The U.S. election victory of Donald Trump was warmly welcomed by far-right politicians across the globe — nowhere more so than in Europe, where a series of upcoming polls could deliver big shocks to established political parties.
First up is Austria on December 4, where Norbert Hofer is hoping to ride a global wave of insurgent populism to win the Austrian presidency and become the first far-right head of state in Europe since World War II.
Speaking this month, he borrowed a key theme from Trump's campaign, saying that that whenever the elites distance themselves from voters, those elites will be voted out of office.
Hofer's far-right Freedom Party has warned of a civil war over migration. His extreme rhetoric is winning votes; polls give him a slim lead over his rival, the Green Party's Alexander Van der Bellen. European historian Andrea Mammone of Royal Holloway, University of London, said the far right is connecting globally.
"Politicians are playing with these fears," Mammone said. "They are actually offering a new model of identification. And this model of identification is going back. Going back to golden lands. Even if they never existed."
'Campaigns of fear'
In France, Marine Le Pen, the leader of the far-right National Front, has promised to turn back the clock to the days before the European Union and global free trade. She says Britain's vote to leave the EU and Trump's victory have given her momentum.
"The British and the American people dismissed these patronizing campaigns, these campaigns of fear," she told reporters this week, adding: "I'm convinced that the French people can, too."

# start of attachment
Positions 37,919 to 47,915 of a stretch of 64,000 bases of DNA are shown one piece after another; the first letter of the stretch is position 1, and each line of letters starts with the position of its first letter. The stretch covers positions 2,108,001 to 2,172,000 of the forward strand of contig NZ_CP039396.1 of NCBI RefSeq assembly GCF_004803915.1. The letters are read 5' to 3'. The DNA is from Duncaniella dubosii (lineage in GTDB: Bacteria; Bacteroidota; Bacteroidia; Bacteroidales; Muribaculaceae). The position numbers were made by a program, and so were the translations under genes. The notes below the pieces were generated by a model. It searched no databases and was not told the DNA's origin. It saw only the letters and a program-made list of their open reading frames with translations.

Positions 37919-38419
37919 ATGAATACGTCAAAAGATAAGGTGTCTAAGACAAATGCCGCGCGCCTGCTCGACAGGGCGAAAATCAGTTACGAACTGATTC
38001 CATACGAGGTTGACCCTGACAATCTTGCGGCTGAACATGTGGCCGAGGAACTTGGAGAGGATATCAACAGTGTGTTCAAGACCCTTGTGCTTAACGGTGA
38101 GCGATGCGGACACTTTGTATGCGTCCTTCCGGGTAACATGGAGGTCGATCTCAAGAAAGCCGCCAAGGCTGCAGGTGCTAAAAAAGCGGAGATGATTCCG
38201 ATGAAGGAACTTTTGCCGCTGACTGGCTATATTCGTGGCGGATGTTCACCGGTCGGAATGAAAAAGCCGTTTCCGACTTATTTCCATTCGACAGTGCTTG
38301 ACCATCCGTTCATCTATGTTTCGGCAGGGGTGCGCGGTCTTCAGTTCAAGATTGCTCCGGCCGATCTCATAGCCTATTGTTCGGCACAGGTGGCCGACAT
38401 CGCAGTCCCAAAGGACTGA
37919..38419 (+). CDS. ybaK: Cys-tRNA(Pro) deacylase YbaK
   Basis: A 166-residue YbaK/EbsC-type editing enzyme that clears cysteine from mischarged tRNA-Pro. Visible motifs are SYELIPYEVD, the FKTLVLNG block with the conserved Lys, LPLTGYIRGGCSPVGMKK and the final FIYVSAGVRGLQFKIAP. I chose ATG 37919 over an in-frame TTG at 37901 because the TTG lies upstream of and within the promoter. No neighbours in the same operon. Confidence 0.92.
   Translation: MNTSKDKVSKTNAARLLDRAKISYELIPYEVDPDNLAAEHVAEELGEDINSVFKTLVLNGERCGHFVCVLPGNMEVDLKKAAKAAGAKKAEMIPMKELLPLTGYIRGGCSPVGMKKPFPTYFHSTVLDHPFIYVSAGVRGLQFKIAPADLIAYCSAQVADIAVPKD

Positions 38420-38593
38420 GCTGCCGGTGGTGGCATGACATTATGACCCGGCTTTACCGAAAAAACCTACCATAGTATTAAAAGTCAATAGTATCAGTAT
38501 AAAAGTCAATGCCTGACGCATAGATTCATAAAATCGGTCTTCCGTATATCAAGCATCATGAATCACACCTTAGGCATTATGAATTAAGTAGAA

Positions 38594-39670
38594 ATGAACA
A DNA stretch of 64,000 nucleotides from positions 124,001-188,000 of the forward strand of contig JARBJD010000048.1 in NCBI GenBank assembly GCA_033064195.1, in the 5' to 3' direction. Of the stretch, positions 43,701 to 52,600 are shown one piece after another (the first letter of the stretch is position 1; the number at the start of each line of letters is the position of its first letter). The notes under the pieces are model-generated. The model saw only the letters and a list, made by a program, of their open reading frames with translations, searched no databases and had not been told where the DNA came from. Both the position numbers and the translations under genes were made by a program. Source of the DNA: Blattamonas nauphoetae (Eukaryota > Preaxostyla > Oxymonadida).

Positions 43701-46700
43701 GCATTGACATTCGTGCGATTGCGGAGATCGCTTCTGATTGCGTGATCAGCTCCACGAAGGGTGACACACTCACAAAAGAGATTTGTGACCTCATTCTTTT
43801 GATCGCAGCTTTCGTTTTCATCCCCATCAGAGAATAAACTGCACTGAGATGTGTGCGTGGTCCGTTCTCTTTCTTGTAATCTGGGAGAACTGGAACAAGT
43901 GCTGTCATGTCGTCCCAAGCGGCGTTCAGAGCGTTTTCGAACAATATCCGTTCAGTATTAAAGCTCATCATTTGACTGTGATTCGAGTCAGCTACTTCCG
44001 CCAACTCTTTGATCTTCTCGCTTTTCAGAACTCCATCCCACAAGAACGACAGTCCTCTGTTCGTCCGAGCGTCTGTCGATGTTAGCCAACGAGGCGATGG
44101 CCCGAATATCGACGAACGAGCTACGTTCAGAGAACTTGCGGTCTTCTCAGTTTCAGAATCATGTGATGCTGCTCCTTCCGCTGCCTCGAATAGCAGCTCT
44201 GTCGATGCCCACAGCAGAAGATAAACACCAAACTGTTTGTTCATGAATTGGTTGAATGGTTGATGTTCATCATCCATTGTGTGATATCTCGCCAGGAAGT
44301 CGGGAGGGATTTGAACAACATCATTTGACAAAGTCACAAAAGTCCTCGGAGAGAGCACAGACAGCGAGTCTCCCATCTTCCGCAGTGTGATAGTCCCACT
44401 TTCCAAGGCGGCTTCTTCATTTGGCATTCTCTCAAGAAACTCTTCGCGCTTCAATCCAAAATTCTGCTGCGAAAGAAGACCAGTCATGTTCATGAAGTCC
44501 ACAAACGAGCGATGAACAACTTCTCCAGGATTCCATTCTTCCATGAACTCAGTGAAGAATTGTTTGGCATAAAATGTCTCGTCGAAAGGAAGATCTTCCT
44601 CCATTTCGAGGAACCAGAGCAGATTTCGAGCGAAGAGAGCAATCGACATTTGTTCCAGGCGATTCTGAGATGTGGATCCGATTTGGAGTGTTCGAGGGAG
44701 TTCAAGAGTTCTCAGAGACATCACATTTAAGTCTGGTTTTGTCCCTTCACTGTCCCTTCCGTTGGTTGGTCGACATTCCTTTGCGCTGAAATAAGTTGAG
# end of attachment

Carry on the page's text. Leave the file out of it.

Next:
France's two-round election system has so far kept the far right out of power. But 2016 has shown that past voting patterns are a poor guide to modern politics, Mammone said.
"Many people are feeling that maybe it is worth voting for these protest movements because this vote might eventually count, and this vote may eventually change things, or at least this vote may eventually shake power," Mammone said.
Connection to Putin
Critics point to a common ally of the far right on both sides of the Atlantic: Russian President Vladimir Putin. Russian banks have given Le Pen multimillion-dollar loans to fight her campaign.
"Putin is willing to fund all these far-right movements because they cannot only make pressure in the European Union context, but I think that it is also a matter of, in national societies, what they can say about Russia," Mammone said.
That sympathy for Moscow is echoed by the political opposition in Italy, which smells victory in a referendum scheduled December 4 on constitutional change, a result that could topple Prime Minister Matteo Renzi.
In the Netherlands, the far-right Freedom Party tops the polls ahead of 2017 elections, despite the ongoing trial of its leader, Geert Wilders, on charges of inciting racial hatred.
For now, all eyes are on Austria, which could deliver the first of a series of electoral earthquakes in Europe.